- Stocks gain as investors weigh economic news
- Doctors say ‘profound’ new HIV treatment may prove the cure
- Mexican truck with radioactive load stolen
- NYPD head Ray Kelly wins big retirement perk — a $1.5M tax-paid team of bodyguards
- #smh: Pentagon may forgive recruits’ vulgar, disrespectful social media posts
- Libraries to feds: Stop spying on us
- Britain eyes new powers to thwart Islamic extremists
- Angry NTSB ousts railroad union from N.Y. train crash site
- Sen. Bernie Sanders hints at White House run
- Westboro Baptists slam actor Paul Walker: He’s ‘in Hell’
Stimulus package gets hard sell
Question of the Day
President Obama and the Democrats are toughening their tone as public doubts grow over the economic stimulus plan, aggressively attacking Republicans in local ads and warning of the dire consequences if it fails.
As Democratic leaders were struggling to whittle the Senate’s $885 billion version, Vice President Joseph R. Biden Jr. was reminding Republicans what “the American people voted for” in an effort to boost support for the administration’s plan and break the legislative impasse.
“There are some in Washington who still haven’t gotten the message. Maybe they don’t understand that the American people voted for and want change now, not tomorrow,” Mr. Biden said at a chilly train station rally in Laurel, Md., with Democratic officials to promote the kind of infrastructure transportation projects the stimulus would finance to create jobs.
The White House and the Democratic campaign committees are mounting what strategists say is a stepped-up lobbying drive to overcome strong Republican opposition, including radio attack ads against Republican opponents and a grassroots appeals, written by Mr. Obama, to 13 million of his campaign supporters.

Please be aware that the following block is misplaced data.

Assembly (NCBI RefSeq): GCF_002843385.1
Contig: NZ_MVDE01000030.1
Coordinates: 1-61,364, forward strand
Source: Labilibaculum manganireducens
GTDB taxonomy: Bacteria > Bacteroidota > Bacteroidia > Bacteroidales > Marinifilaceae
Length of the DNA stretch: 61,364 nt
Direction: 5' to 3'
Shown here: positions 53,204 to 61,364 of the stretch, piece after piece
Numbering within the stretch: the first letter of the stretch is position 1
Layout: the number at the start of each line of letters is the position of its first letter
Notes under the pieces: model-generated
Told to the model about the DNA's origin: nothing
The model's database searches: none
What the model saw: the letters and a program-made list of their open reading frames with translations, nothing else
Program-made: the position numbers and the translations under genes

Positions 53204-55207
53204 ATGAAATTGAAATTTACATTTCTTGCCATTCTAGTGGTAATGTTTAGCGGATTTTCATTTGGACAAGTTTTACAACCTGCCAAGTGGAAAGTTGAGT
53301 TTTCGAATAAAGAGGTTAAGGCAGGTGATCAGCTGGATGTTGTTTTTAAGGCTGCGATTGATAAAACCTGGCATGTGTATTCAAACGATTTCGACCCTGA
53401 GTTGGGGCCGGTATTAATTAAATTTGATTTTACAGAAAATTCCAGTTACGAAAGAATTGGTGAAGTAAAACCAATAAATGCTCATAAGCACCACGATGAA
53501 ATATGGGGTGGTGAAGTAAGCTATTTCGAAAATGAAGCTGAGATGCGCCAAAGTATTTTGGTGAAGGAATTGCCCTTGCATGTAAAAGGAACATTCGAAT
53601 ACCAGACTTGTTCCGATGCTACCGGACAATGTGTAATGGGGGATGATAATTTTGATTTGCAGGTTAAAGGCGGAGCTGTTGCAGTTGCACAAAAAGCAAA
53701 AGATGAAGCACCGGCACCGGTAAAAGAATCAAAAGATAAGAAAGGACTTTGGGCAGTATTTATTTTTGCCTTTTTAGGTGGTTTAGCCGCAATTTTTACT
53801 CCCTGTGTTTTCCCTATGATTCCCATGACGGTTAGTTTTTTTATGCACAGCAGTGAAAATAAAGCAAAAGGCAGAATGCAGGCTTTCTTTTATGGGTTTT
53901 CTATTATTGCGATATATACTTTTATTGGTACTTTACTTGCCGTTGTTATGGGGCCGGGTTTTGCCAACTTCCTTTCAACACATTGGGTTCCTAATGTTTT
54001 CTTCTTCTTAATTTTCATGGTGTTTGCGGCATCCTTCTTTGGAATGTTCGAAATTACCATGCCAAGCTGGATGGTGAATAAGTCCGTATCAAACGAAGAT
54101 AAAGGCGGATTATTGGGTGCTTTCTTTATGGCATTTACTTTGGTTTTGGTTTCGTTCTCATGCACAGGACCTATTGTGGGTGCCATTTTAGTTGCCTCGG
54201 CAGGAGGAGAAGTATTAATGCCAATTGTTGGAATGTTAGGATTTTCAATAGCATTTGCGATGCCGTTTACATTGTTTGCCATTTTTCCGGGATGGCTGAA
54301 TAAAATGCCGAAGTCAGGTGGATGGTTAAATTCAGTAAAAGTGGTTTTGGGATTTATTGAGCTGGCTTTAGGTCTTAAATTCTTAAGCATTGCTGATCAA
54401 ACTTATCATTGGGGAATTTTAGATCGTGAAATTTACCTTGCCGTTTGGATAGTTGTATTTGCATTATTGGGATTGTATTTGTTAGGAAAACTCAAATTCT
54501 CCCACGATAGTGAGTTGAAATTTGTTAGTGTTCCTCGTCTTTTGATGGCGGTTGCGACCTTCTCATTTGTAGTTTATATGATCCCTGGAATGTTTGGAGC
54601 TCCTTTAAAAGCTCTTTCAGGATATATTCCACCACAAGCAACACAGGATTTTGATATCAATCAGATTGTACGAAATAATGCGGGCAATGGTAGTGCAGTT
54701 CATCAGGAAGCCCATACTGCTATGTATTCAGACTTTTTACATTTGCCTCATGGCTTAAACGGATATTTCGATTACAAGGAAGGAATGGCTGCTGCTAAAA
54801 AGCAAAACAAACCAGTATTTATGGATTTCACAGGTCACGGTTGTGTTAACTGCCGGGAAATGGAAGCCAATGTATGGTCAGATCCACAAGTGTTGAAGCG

Democratic members of Congress are promoting the stimulus in their states and districts with detailed lists of how much money each state would reap from the plan’s $500 billion in new spending. Democratic governors and mayors are promoting the bill at town hall meetings, campaign-style rallies and other events, joined by an armada of allies from labor unions and other political activist groups.
“There are serious doubts about any stimulus package. The country is split between increased government spending versus tax cuts. There is not a high confidence level in government and not a high confidence level that anything will seriously work,” independent pollster John Zogby told The Washington Times.
“I mean, right now, the honeymoon for Obama is over sooner than anyone thought,” he said.
The Gallup Poll reported this week that at least 54 percent of Americans had major reservations about the bill, with 37 percent saying the big spending stimulus bill should pass but “with major changes” and 17 percent saying it should be rejected outright. A Rasmussen poll Wednesday reported that public opposition to the Democrats’ recovery plan had risen from 34 percent two weeks ago to 43 percent this week.
In the face of softening support, Mr. Obama began a series of national network and cable interviews Wednesday night to promote “the urgent need for an economic recovery plan” and a survey of Democratic Party committees and officials on Capitol Hill showed that all of them were in a much more aggressive campaign posture to fight for the stimulus bill’s enactment.